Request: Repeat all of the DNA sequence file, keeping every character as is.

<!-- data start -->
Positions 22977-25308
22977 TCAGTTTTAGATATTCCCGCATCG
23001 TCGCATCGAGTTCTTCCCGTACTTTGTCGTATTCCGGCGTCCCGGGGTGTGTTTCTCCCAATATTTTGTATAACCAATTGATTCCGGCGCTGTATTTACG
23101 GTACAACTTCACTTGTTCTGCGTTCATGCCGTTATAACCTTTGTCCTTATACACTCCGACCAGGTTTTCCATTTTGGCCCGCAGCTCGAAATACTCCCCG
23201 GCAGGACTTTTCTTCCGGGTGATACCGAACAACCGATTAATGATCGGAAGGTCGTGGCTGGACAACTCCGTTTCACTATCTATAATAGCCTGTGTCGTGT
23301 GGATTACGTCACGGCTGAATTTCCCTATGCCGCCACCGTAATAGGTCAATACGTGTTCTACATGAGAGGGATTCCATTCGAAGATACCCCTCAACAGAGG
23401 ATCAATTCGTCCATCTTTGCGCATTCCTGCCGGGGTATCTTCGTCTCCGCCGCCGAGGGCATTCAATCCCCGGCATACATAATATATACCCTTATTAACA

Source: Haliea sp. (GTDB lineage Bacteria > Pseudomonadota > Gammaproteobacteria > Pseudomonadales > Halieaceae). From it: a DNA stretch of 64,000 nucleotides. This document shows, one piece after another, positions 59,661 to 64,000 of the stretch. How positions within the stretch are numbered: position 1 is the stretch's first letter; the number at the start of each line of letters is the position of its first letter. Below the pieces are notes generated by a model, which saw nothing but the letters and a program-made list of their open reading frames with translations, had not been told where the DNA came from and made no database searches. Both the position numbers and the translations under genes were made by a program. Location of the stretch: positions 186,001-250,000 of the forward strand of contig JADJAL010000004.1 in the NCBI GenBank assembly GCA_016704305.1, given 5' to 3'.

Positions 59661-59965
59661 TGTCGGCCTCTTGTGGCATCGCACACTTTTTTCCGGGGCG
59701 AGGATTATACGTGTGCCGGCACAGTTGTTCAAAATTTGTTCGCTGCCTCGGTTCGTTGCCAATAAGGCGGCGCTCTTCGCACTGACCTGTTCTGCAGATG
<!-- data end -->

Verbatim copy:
Positions 22977-25308
22977 TCAGTTTTAGATATTCCCGCATCG
23001 TCGCATCGAGTTCTTCCCGTACTTTGTCGTATTCCGGCGTCCCGGGGTGTGTTTCTCCCAATATTTTGTATAACCAATTGATTCCGGCGCTGTATTTACG
23101 GTACAACTTCACTTGTTCTGCGTTCATGCCGTTATAACCTTTGTCCTTATACACTCCGACCAGGTTTTCCATTTTGGCCCGCAGCTCGAAATACTCCCCG
23201 GCAGGACTTTTCTTCCGGGTGATACCGAACAACCGATTAATGATCGGAAGGTCGTGGCTGGACAACTCCGTTTCACTATCTATAATAGCCTGTGTCGTGT
23301 GGATTACGTCACGGCTGAATTTCCCTATGCCGCCACCGTAATAGGTCAATACGTGTTCTACATGAGAGGGATTCCATTCGAAGATACCCCTCAACAGAGG
23401 ATCAATTCGTCCATCTTTGCGCATTCCTGCCGGGGTATCTTCGTCTCCGCCGCCGAGGGCATTCAATCCCCGGCATACATAATATATACCCTTATTAACA

Source: Haliea sp. (GTDB lineage Bacteria > Pseudomonadota > Gammaproteobacteria > Pseudomonadales > Halieaceae). From it: a DNA stretch of 64,000 nucleotides. This document shows, one piece after another, positions 59,661 to 64,000 of the stretch. How positions within the stretch are numbered: position 1 is the stretch's first letter; the number at the start of each line of letters is the position of its first letter. Below the pieces are notes generated by a model, which saw nothing but the letters and a program-made list of their open reading frames with translations, had not been told where the DNA came from and made no database searches. Both the position numbers and the translations under genes were made by a program. Location of the stretch: positions 186,001-250,000 of the forward strand of contig JADJAL010000004.1 in the NCBI GenBank assembly GCA_016704305.1, given 5' to 3'.

Positions 59661-59965
59661 TGTCGGCCTCTTGTGGCATCGCACACTTTTTTCCGGGGCG
59701 AGGATTATACGTGTGCCGGCACAGTTGTTCAAAATTTGTTCGCTGCCTCGGTTCGTTGCCAATAAGGCGGCGCTCTTCGCACTGACCTGTTCTGCAGATG